Microsoft wants to remain recognizable, but with a fresh new look at the same time.
The company has announced new icons for its Office suite of products for the first time in five years, reflecting product changes and added emphasis on the cloud.
Office now exists on Windows, Mac, iOS, and Android, and Microsoft has been building a single core codebase to make rapid monthly improvements to the apps. These icons are designed to reflect how Office has changed recently, with new AI features, more collaborative features, and its platform independence for key apps like Word, Excel, PowerPoint, and Outlook.
The new icons deemphasize the letter for each Office app, but still manage to look familiar. “Our design solution was to de-couple the letter and the symbol from the icons, essentially creating two panels (one for the letter and one for the symbol) that we can pair or separate,” explains Jon Friedman , partner director of design at Microsoft. “This allows us to maintain familiarity while still emphasizing simplicity when inside the app.”
Icons aren’t the only feature getting a refresh.
The Verge continued:
Icons are only one part of design, and Microsoft is making some subtle changes to Office elsewhere. The software giant is simplifying its ribbon interface and bringing its Fluent Design system from Windows 10 to Office apps. The subtle color changes to modernize the look and feel of Office are coming to Windows, Mac, mobile, and the web. One of Microsoft’s most popular mobile apps, Outlook Mobile, is also getting a major design overhaul soon with shared mailbox support and new gestures for accounts and folders.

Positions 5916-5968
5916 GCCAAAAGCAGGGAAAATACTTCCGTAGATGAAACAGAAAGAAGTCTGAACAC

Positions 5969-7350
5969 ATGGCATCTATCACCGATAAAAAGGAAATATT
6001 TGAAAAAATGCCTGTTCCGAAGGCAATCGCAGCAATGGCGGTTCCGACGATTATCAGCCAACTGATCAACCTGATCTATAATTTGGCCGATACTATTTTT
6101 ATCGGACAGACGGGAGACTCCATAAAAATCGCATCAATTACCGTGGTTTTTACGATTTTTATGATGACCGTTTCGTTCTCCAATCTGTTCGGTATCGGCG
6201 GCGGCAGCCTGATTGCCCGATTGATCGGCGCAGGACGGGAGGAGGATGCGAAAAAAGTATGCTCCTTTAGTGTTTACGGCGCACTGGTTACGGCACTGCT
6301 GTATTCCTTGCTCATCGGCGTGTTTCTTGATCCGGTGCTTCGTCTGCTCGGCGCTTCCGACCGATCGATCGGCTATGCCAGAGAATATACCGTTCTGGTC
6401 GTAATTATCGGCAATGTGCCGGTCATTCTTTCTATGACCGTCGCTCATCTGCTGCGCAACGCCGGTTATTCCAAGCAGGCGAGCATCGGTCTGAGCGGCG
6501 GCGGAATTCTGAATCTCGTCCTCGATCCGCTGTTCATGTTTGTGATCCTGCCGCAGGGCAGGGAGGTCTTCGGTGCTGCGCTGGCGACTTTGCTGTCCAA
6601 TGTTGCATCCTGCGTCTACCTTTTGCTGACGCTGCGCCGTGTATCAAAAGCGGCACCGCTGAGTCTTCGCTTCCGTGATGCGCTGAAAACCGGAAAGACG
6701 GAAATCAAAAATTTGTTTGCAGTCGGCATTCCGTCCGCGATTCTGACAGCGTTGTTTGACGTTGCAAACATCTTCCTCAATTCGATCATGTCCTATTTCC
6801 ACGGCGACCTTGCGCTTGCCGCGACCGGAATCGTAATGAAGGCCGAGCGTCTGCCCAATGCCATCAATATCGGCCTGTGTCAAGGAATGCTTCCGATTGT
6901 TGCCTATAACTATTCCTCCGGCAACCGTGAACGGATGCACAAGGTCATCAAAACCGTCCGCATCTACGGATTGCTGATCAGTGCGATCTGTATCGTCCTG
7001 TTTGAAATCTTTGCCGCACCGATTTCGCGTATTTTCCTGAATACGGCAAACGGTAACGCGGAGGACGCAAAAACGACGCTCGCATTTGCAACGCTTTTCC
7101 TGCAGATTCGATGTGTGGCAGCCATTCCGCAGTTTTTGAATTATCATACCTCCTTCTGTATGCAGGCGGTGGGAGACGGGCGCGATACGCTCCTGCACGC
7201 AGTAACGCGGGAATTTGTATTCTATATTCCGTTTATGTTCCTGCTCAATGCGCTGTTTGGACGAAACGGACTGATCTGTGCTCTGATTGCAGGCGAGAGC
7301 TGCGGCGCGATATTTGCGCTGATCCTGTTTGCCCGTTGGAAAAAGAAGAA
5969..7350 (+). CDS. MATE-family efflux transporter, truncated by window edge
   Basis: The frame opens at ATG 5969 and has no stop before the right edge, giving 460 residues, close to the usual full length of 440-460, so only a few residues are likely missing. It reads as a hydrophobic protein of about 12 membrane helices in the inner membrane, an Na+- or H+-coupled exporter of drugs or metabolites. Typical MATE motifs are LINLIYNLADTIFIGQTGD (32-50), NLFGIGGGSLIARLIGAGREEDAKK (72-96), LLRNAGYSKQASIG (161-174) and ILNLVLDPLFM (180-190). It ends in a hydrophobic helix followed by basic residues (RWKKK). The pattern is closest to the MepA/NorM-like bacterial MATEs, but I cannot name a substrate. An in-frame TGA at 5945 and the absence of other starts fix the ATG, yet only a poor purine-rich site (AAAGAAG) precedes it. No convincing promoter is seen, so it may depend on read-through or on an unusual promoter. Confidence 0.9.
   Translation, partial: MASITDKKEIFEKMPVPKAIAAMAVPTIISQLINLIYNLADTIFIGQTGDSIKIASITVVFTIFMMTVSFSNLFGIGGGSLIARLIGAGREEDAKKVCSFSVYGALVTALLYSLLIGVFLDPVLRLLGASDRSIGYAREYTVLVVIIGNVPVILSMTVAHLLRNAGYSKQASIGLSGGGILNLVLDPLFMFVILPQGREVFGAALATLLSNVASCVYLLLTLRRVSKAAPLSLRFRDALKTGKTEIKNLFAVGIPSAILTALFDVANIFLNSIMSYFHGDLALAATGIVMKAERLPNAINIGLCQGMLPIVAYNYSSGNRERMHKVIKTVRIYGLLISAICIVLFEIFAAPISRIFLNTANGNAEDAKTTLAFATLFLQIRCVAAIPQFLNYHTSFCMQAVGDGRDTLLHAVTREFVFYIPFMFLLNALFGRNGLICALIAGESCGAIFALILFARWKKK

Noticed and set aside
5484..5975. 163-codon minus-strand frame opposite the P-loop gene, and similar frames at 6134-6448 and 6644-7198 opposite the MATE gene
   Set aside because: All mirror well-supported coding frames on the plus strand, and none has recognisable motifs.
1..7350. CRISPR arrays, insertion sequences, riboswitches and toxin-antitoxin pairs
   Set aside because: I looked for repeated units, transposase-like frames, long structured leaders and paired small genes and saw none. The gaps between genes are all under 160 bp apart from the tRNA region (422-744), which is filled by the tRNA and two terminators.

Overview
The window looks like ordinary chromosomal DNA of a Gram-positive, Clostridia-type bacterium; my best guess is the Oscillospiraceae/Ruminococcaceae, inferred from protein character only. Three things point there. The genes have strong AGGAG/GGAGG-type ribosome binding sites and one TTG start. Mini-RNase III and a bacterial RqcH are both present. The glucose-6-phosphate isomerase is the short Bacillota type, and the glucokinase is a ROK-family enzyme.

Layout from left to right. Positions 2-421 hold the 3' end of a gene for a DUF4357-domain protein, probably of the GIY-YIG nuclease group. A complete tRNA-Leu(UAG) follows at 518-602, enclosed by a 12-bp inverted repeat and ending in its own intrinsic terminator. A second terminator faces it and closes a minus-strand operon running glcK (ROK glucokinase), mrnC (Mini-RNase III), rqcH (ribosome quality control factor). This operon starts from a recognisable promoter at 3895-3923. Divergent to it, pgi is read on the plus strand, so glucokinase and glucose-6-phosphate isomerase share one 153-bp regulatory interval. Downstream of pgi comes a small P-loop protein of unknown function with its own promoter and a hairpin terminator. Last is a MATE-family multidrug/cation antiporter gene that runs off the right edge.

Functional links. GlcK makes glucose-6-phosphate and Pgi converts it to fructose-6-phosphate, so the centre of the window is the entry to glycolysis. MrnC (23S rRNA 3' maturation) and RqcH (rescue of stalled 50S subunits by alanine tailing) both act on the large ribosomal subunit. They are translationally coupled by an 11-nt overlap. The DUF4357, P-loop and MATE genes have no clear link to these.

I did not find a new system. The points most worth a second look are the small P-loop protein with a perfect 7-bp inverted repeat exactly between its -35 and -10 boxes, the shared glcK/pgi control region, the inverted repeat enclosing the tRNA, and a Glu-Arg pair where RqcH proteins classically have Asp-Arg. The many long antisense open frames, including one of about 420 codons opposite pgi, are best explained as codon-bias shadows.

Not everyone is a fan of the new look.
Larry Dignan wrote for ZDNet:
In a word, Microsoft’s Office icons are meh. In two words, New Coke. In three words, give me a break. And should we go to four words it’s something like: Well, they kinda suck.
Now I know that Microsoft Design put a lot of work into these icons . Who knows how many consultants, brand managers, armchair designers and real designers were involved with these icons. The last update to the Microsoft Office icons were in 2013.
I didn’t notice the change in 2013 and if Microsoft Office really had great icons they’d just kind of evolve and I wouldn’t notice them now. Think how the Pepsi logo has evolved over time.
Instead, these new Office icons simply try too hard.
Others noted that the changes are in line with industry design trends.
If you’re used to clicking or tapping on the existing Office icons to launch the apps, it may take time to retrain your brain to recognize the new designs without a nanosecond of mental exertion. Rather than creating something that screams “Microsoft!,” the company seems to have had simplicity as an overarching goal, which is not a bad idea when an icon will be rendered on an array of screens, sometimes at a dinky size. Just as corporate logos have tended to become less quirky and more similar in recent years , we may be in an age of iconography that stresses legibility over character.
The changes might seem small, but some are reading quite a bit into the redesign.
Yes, they’re purely superficial changes that don’t translate to functional improvements. However, it’s easy to see this as a symbolic milestone for Microsoft as a whole, not just Office. The 2013 icons came at the tail end of the Steve Ballmer era, when the company still revolved heavily around Windows and was only just ramping up its cloud services (Office 365 launched in 2011). Flash forward to 2018 and it’s a different story. Conventional Office releases and Windows still exist, of course, but Microsoft is thriving in the cloud and considers Windows just one piece of a larger puzzle. There’s a real chance you might never click these icons on a PC’s desktop, and that speaks volumes about the tech giant’s transition.
On social media, some compared the look to competitors and voiced disapproval:
— Josh Biggs (@biggsjm) November 29, 2018
Others gave the new look a big vote of confidence:
Microsoft has been hit or miss with Windows updates and features, but these icons are objectively H A W T https://t.co/pQ7cqG8CF1
— Cameron Crenshaw (@MechGingeneer) November 30, 2018
— Eric Marsi (@EricMarsi) November 30, 2018
What do you think of the changes, PR Daily readers?